On the rear side (pivot shaft side) of each outer wall 630 there is formed a convex wall portion 241 wider than other convex portions of the outer wall 630. Each outer wall 630 is provided with concave portions (recesses) 631 intermittently in the longitudinal direction. Since each outer wall 630 has such concave portions, it is possible to enhance the strength of a mold used in resin molding. The concave portions of the outer wall 630 are formed at predetermined intervals, but are not formed at a position adjacent or near the convex wall portion 241 (an adjacent position on the front side of the actuator 106). Thus, a convex wall portion which constitutes the outer wall is formed contiguously to the convex wall portion 241, so that when the actuator 106 accesses a track present on the inner periphery side of the magnetic disk, it is possible to prevent the wiring structure portion 230 from being exposed, at a position deviated from the upper surface of the magnetic disk 101, to a vertical air current created at an end portion of the magnetic disk and hence possible to suppress the occurrence of the fluttering phenomenon effectively. The support portion 240 a or 240 d formed at the top or bottom stage has one slit for accommodating one wiring structure portion 230 and has an outer wall 630 on the side facing the magnetic disk 101, not having an outer wall 630 on the opposite side.

Other intermediate support portions 240 b and 240 c are each provided with two slits for accommodating two wiring structure portions 230 associated with two suspensions 110 which are connected to both upper and lower surfaces of the arm, and further provided with one central wall 620 and two outer walls 630. The concave portions in the outer walls 630 of the support portions 240 are formed at longitudinally offset positions so as not to overlap one another, whereby the oscillation of each wiring structure portion 230 caused by an air current, which can be developed in the presence of the concave portions, can be suppressed effectively. A pin 242 for engagement with FPC 210 is provided at an end portion on the rear side (the pivot shaft 107 side) of the support portions 240. The pin 242 when engaged with a concave portion of the FPC 210 can contribute to positioning of the FPC.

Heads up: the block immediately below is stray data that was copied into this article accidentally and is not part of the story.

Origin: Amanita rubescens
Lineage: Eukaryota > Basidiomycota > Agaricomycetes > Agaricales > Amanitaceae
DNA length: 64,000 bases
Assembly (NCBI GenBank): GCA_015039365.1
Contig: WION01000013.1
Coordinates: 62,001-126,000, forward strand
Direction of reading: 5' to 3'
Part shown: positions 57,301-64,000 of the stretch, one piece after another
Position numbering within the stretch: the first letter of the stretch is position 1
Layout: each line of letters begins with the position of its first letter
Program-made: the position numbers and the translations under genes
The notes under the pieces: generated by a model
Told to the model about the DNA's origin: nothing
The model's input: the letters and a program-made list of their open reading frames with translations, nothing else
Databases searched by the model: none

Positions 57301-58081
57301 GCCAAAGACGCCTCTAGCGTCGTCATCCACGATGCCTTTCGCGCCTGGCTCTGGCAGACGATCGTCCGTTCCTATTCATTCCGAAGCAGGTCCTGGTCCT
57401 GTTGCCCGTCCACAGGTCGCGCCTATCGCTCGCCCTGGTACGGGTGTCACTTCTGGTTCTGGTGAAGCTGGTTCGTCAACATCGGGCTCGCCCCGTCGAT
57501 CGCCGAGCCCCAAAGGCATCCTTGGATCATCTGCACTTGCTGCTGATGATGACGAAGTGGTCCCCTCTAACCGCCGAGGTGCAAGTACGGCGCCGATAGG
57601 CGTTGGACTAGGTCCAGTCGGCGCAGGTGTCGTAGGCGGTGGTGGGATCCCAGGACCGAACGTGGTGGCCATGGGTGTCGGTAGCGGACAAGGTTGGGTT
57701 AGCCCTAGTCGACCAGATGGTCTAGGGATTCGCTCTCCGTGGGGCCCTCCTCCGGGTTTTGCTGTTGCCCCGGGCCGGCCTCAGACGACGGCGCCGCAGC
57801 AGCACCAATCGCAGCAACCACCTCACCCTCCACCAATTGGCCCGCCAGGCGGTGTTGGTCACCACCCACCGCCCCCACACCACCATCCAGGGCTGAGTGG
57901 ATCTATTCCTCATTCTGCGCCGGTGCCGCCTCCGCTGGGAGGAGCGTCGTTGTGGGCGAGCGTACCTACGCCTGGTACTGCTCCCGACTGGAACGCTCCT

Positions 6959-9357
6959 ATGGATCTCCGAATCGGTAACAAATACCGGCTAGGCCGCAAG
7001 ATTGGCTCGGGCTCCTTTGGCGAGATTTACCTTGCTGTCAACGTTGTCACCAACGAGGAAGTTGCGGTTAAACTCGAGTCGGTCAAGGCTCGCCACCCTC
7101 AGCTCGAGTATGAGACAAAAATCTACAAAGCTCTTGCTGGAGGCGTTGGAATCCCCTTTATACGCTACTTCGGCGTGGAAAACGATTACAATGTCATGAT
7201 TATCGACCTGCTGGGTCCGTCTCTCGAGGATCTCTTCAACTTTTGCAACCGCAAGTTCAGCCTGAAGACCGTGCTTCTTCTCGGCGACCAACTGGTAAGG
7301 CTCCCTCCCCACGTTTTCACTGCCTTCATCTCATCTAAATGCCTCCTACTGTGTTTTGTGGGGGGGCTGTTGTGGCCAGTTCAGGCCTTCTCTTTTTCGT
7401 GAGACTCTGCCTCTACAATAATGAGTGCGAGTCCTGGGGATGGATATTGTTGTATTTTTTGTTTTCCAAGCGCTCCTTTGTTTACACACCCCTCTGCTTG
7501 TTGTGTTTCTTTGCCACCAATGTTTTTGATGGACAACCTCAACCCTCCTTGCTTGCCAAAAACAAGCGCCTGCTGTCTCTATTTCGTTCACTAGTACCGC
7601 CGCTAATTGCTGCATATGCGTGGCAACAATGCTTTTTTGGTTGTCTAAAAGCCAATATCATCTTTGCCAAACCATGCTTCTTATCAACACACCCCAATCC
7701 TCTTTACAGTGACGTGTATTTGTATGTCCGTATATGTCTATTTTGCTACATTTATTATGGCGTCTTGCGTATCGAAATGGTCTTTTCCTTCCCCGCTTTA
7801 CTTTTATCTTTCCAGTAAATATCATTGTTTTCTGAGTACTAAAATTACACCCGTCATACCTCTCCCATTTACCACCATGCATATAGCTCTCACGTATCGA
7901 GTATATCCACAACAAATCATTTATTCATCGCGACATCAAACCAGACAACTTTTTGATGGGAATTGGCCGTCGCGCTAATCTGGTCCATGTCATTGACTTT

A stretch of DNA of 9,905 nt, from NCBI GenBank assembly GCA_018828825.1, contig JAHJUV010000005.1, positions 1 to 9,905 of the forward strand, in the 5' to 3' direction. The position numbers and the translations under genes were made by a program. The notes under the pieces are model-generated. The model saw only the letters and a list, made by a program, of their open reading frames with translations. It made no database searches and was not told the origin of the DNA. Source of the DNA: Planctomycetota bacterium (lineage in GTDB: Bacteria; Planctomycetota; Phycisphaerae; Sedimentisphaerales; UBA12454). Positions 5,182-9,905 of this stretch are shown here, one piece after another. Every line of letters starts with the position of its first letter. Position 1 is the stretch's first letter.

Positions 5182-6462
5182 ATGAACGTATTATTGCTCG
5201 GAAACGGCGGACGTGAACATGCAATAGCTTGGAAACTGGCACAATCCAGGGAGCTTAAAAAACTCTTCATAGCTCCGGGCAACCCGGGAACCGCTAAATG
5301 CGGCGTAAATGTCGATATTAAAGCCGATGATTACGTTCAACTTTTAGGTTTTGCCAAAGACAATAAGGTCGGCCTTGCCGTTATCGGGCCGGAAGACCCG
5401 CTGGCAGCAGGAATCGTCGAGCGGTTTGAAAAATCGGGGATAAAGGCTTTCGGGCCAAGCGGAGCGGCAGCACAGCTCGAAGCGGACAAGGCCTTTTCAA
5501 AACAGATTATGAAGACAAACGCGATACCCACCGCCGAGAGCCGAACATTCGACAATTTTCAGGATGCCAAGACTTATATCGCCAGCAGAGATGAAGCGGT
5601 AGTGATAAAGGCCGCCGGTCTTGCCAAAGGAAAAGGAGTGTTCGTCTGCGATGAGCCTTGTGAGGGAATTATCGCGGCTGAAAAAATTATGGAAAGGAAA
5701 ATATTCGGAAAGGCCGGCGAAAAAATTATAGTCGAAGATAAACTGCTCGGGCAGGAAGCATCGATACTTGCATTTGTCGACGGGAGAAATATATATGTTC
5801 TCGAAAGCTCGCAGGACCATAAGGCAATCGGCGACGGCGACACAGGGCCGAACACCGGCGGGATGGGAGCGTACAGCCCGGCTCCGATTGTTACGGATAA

FIG. 8 is a sectional view for explaining the constructions of portions indicated with arrows AA′, BB′ and CC′ in FIG. 7, showing a state in which wiring structure portions 230 are inserted into slits. FIGS. 8( a), 8(b) and 8(c) correspond to AA′, BB′, and CC′, respectively, of which FIG. 8( a) shows a portion where a concave portion and a convex portion in outer walls are opposed to each other, FIG. 8( b) shows a portion where convex portions in outer walls 630 are opposed to each other, and FIG. 8( c) shows a portion where convex wall portions 241 in outer walls 630 are opposed to each other. In FIG. 8, a state is shown in which wiring structure portions 230 are disposed in one of the intermediate support portions 240 b and 240 c. As shown in the same figure, the central and outer walls 620, 630 are rendered integral with each other through a base wall 640 which is formed in a direction perpendicular to the central and outer walls. The outer walls 630 and the central wall 620 project from the base wall 640, and the base wall 640 form slit bottoms. The thickness (length in the direction of the pivot shaft 107) of each wiring structure portion 230 is substantially equal to or substantially smaller than the slit width (length in the pivot shaft direction). In this embodiment, from the standpoint of manufacturing working efficiency, each wiring structure portion 230 is merely inserted into the associated slit. However, the wiring structure portion 230 may be fixed using a fixing member, and a convex portion may be formed within the slit to hold the wiring structure portion 230 grippingly.